Meola’s book chronicles Capital Region’s wealth of sports talent

With plenty of time on his hands and over 50 years of experience to draw on, Mike Meola decided it w

With plenty of time on his hands and over 50 years of experience to draw on, Mike Meola decided it was time to pay homage to the athletes and coaches that have contributed to the rich history of sports in the Capital Region.

Meola, a three-sport standout at Linton High School and a 2009 inductee into the Schenectady City School District Athletic Hall of Fame, has put together an 86-page book that offers synopses of the athletes and coaches that stood out at the high school, collegiate, professional and Olympic levels.

“I’ve always been a jock my entire life,” said the 69-year-old Meola, who played alongside Pat Riley in three sports when both attended Linton in the early 1960s. “When I could no longer play sports or was no longer coaching, I was looking for something to do, and an extension of that was that I put together ‘New York Capital Region Sports Memories 1900-2013, Volume 1.’ “

Drawing on memories and those of the contacts he has maintained, Meola put together snapshots of some 400 athletes — both native to the area and who came to the Capital Region to compete.

“I knew some things about some of them, but there are so many in the Capital Region — the word great gets thrown around a lot — but they were great,” Meola said. “Some went on to become legends. And some great players and teams are part of the history.”

Meola intended to include athletes he was most familiar with, those he competed with and against, and the athletes schools they represented.

“I was most familiar with Schenectady County. Then I started thinking about names from Albany and Troy, for example,” he said. “There were some big names I was very familiar with, like Ernie Stautner and Charlie Leigh.

“I started thinking, ‘Let me open this up and include these other guys.’ Then I started doing research into Troy, Albany, Glens Falls.

“I tried to at least touch on every nook and cranny in the Capital Region.”

No sport was neglected.

“It’s heavy toward basketball, but there have been some great football players that have come out of the area,” said Meola, who played college basketball for Johnny Orr at UMass. “I’ve included boxers, bowlers, Saratoga Race Course. This is like one-tenth of one percent of the great athletes in the area.”

Meola chronicles football, from Stautner to Butch Byrd, Leigh, Tim Sherwin, the Dukes brothers (Chad and Chuck) and the Ciaccio brothers (Tom and Chris).

Baseball is represented by the likes of major leaguers like Johnny Podres, John Cerutti and Derek Jeter. Local teams like the Schenectady Little League clubs of the 1950s and the 1980 Rotterdam Babe Ruth World Series champions are honored.

If basketball is your sport, Meola cites Riley, Barry Kramer, Sidney Edwards, Sam Perkins and many more.

Sportscaster Rip Rowan, drag racer Shirley Muldowney, Olympic wrestling gold medalist Jeff Blatnick, boxer Petey Virgin and golfer David Duval are all highlighted. Legendary players like Buck Ewing, Walter Johnson and Lew Alcindor (now known as Kareem Abdul-Jabbar) are all recognized for coming through the area.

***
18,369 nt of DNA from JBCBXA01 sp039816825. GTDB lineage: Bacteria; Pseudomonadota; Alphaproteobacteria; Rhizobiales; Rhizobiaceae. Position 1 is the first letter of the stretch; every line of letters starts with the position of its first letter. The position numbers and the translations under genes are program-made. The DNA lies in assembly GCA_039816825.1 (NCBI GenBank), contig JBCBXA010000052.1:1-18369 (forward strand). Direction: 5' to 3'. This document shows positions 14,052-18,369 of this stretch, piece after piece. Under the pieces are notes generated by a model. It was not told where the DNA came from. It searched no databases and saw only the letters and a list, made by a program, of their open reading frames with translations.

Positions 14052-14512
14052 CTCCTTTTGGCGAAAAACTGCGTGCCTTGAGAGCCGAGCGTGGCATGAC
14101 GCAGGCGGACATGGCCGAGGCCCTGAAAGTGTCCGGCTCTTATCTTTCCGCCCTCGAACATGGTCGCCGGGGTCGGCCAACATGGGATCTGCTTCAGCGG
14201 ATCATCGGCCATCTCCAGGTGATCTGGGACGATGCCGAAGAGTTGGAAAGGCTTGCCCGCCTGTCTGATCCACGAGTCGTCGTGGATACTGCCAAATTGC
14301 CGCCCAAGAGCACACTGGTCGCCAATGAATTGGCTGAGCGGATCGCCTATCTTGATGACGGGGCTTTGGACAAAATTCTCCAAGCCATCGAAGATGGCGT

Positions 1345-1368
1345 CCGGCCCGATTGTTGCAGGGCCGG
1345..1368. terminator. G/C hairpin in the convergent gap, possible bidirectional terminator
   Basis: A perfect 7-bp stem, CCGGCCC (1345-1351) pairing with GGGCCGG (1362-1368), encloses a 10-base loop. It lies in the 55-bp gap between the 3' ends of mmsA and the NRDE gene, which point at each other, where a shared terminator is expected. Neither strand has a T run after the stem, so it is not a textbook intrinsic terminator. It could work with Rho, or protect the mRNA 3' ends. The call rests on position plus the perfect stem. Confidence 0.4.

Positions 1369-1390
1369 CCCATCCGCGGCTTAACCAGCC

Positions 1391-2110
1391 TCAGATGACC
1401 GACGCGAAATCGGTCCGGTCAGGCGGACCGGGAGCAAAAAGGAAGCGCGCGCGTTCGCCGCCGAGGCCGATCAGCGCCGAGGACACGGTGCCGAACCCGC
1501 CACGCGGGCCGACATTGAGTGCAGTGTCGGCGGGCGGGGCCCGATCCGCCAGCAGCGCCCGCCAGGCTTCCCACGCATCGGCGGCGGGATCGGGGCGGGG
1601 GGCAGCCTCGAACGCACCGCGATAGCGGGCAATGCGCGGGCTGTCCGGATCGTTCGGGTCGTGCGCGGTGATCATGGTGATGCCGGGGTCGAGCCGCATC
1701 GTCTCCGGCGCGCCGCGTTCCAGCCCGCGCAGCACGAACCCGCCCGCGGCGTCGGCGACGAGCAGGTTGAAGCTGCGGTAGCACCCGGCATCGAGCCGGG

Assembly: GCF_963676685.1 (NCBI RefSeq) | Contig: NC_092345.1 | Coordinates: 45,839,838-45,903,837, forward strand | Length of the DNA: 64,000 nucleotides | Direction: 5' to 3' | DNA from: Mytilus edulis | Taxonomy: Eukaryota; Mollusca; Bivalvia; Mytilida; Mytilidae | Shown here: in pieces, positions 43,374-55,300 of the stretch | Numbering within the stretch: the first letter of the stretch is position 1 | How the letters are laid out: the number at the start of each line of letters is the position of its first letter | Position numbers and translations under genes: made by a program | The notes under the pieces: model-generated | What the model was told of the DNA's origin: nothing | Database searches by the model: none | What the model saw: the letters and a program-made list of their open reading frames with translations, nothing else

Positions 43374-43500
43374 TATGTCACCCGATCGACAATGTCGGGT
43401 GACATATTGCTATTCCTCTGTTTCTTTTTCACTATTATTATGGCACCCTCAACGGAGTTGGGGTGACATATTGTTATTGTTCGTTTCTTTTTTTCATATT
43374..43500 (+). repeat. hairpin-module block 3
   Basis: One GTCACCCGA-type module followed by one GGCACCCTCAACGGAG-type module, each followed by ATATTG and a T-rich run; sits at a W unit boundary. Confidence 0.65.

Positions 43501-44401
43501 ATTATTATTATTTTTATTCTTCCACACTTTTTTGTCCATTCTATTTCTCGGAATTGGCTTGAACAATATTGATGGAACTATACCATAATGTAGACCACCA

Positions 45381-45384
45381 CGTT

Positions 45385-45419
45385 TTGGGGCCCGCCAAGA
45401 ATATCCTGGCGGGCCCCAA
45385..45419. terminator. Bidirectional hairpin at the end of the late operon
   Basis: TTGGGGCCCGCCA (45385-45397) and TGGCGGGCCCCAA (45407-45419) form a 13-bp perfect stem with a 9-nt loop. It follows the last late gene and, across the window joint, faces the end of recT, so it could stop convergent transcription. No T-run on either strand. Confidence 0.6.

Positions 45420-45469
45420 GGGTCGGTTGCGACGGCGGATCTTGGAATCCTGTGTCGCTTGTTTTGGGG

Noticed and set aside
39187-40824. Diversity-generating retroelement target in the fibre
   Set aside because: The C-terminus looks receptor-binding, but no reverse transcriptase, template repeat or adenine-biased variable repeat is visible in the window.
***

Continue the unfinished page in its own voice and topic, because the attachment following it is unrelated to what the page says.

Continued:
Coaches are not neglected.

Meola writes of Larry Mulvaney, Don Blaha, Sig Makofsky, Bill Scanlon, Billy Kalbaugh, Brent Steuerwald and Al Bagnoli, while acknowleding there are many more that could have been included.

“There have been so many outstanding coaches,” said Meola. “Both at the high school and college levels.”

The period from the 1950s through the ’60s may have gotten special recognition from Meola.

“Starting with those Little League teams that Mike Maietta had, and through the ’60s, that was a great time for area sports,” said Meola, the Schenectady Couty football Player of the Year in 1962. “Don Blaha, Billy Kalbaugh, Billy Kirvin, coaches and their teams like that started it off. And you finish off the ’60s with Sidney Edwards, with a 22-0 record.

“You go from Billy Connors setting up Barry Kramer, you move to Pat Riley, you go on to Sidney Edwards, who was probably every bit as good as Pat Riley. They go on to star at the collegiate level, Riley’s an All-American and Edwards starts at Houston.”

Meola uncovered some suprises while doing his research.

“Babe Baldwin, from Mayfield, he lit it up for something like 67 points in one game. without a three-point shot,” Meola said. “I don’t care if they lock you in a barn all by yourself, you’re not going to score 67 points in regulation with no three-pointer.

“But the thing that impressed me the most about Babe Baldwin is he scored 50 or more points five or six times. He was also a baseball star, who I believed was signed, but got injured. He must have been something.

“Doug Erickson, the great football coach at Draper, he played with [future NFL player] Jim Ringo at Syracuse. Ringo beat Doug out for the starting center position at Syracuse.”

“And there were so many players that were the second- and third-best players on their teams, but were so good.”

Meola would like to do a second volume, if he can find the time, knowing there are athletes he left out.

“I had to leave out a guy like Chuck Abba, who played with Sidney Edwards. I had to leave out Billy Supronowicz,” Meola said. “And a young kid named David Modest, who, to me, was probably the greatest basketball player. He would capture your imagination when he played. He was a starting guard with Sidney Edwards.”

Meola’s book, priced at $15.99, is available through his publisher at, and also at It can be ordered by phone locally at (518) 210-0228, or by calling 1-888-795-4274.

Meola is hoping to market the book at local bookstores.

“People that have read it so far have said they enjoyed it,” he said. “I think there’s a market for it. This area has just had such a great sports history.”

Categories: -Sports

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